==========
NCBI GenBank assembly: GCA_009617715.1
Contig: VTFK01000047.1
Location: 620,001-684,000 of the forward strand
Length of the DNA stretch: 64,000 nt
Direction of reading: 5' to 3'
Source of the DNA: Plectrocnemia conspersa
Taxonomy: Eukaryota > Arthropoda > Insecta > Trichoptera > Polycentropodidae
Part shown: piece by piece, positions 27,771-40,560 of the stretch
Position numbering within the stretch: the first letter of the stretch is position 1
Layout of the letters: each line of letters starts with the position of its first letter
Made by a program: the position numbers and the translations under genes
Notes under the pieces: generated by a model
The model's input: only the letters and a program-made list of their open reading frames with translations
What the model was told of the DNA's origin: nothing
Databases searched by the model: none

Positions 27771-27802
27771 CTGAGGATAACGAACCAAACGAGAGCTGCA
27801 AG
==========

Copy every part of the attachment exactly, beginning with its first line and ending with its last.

NCBI GenBank assembly: GCA_009617715.1
Contig: VTFK01000047.1
Location: 620,001-684,000 of the forward strand
Length of the DNA stretch: 64,000 nt
Direction of reading: 5' to 3'
Source of the DNA: Plectrocnemia conspersa
Taxonomy: Eukaryota > Arthropoda > Insecta > Trichoptera > Polycentropodidae
Part shown: piece by piece, positions 27,771-40,560 of the stretch
Position numbering within the stretch: the first letter of the stretch is position 1
Layout of the letters: each line of letters starts with the position of its first letter
Made by a program: the position numbers and the translations under genes
Notes under the pieces: generated by a model
The model's input: only the letters and a program-made list of their open reading frames with translations
What the model was told of the DNA's origin: nothing
Databases searched by the model: none

Positions 27771-27802
27771 CTGAGGATAACGAACCAAACGAGAGCTGCA
27801 AG